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Artist: Ben + Vesper
Label: Sounds Familyre
12 tracks / 36:39

Attempts to classify modern popular music genres never seem to totally work unless the genre is so limited as to actually invite a tightly-defining label. More adventurous groups in the sixties eventually gave rise to art-rock, a loosely-defined genre that took in a wide variety of stylistic elements with at least one thing in common: the artist used the medium of pop music in all of its variety, fused with elements of everything from baroque to jazz, and created popular music that was thoughtful, creative and, yes, fun. If there was any negative fallout from art-rock it was the tendency to forget about the fun part and become over-indulgent and pretentious. Ben + Vesper's Honors is a strong art-pop statement, with the fun part intact, delivering clever pop music and intriguing lyrics to the listener looking for something more than teenage angst and indie noodling. 

Drawing mostly from a Beatles-influenced  background, and incorporating some jazz and surrealist sensibilities, Honors is an engaging tour de pop, featuring Ben's inviting, friendly baritone vocals melding hand-in-glove with Vesper's creamy alto as they navigate inventive melodies across a warm sound-scape of real people playing real instruments. Co-produced by Ben and Vesper Stamper and Daniel Smith (reportedly in an amazingly short five days), Honors is a project that sounds refreshingly intimate, with all instruments neatly in place sonically as well as in terms of composition.

In the opening track, “Adult vAcA,” Ben informs us that “tomorrow is working out much better than today,” - it's a catchy tune with stunning bass work and nice timing tricks. Following this is “My Father's Eyes,” certainly not the Amy Grant classic, but a very sixties-influenced pop song that takes an avant garde musical twist before ending. The incredibly hooky “Knee-Hi Wall” typifies the general up-attitude of the album, with delicious Lennon-like timing and wonderful Ringo-esque drumming – a delightfully accessible track on every level, and probably the most likely candidate for airplay.

With a band featuring Steve Oyola (vocals, guitar, banjo, organ, drums); Ben Stamper (vocals, guitar); John Mosloskie (vocals, mandolin, tack piano, Fender Rhodes piano, synthesizer); Vesper Stamper (vocals, piano, tack piano, Fender Rhodes piano, organ, percussion); Joshua Stamper (guitars, Mellotron, double bass) and the ubiquitous Sufjan Stevens (vocals, piano, percussion), this literal and musical family affair creates a gateway to a world of whimsical observations of life and surrealistic glimpses into memory that sometimes includes religious iconography side-by-side with the mundane.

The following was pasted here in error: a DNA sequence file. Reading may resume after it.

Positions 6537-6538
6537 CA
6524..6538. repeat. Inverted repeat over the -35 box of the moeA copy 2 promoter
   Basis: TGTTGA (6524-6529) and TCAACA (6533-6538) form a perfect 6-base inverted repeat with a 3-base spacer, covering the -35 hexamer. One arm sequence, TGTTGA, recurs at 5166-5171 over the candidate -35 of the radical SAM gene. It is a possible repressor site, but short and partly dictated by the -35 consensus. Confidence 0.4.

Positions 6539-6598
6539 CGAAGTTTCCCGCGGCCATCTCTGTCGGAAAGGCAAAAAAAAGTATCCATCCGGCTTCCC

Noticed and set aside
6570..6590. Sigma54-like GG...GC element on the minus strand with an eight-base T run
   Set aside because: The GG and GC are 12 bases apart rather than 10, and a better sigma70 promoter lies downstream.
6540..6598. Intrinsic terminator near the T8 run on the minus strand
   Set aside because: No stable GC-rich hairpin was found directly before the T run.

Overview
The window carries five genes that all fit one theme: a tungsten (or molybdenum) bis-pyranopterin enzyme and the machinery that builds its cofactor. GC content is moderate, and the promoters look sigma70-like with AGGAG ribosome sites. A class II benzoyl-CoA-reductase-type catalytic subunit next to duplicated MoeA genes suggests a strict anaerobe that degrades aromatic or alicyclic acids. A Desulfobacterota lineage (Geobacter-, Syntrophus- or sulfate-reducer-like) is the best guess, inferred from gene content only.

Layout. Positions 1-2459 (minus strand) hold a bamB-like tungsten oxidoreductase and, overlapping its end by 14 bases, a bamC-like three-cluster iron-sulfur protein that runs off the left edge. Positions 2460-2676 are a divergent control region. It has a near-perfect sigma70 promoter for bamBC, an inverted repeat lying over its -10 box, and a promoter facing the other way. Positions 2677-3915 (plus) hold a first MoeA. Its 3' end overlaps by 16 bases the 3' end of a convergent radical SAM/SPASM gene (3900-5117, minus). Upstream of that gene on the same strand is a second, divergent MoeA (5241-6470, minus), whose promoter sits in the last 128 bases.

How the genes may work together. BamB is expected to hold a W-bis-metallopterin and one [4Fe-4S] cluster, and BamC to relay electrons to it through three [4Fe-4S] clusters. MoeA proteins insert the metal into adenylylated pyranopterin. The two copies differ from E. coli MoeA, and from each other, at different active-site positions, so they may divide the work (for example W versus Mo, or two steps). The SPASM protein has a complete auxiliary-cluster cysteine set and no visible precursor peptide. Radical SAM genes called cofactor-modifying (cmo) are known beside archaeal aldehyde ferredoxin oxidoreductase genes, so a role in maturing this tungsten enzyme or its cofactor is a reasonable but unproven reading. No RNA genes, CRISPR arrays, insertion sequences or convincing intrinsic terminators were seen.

“Holly Home?” allows us to listen in on what starts out as a conversational back-and-forth that Seinfeld might call 'a song about nothing' – although it illustrates how even the every-day has meaning, and the potential to be seen as 'found art'- as any art historian will tell you. Salvador Dali would grin at the lyrics, 'If a bird of prey were to ever land on your head / don't freak out,' from “Find Your Friend,” a song that also includes the phrase 'set your face like flint,' which immediately conjures up a Biblical passage concerning Christ, for those who 'have ears to hear'. The song is spacey and dreamy, taking a jazzy, more acoustic turn after a few minutes, ending in an unexpectedly sophisticated piano/drums/bass passage. The surprising “Consubstantiation” opens with big chords and the invitation to 'eat the flesh that's put before you,' in an unsentimental but powerful musical picture of the Communion meal.

Overall, you've gotta' love an album that has lyrics that mention Bruce Willis, William Shatner, and the Valley of Megiddo in the same song (“Honors”). Ben + Vesper don't take themselves too seriously, although this certainly is a project worthy of serious attention – as long as you don't forget to simply enjoy it for what it is: really good, creative, intelligent, Beatles-influenced music. There's harmony and melody all over the place, as well as some beautiful dissonance (check out “Cheer Up, Cheers!”). 

Like all good albums, Honors might require a little more real listening before the soul of the project begins to sink into your musical pores. A casual play-through amongst friends might illicit some strange faces – this isn't pretty background music.  This is good stuff, worthy of an investment of time.

It might even be art. 

Bert Saraco


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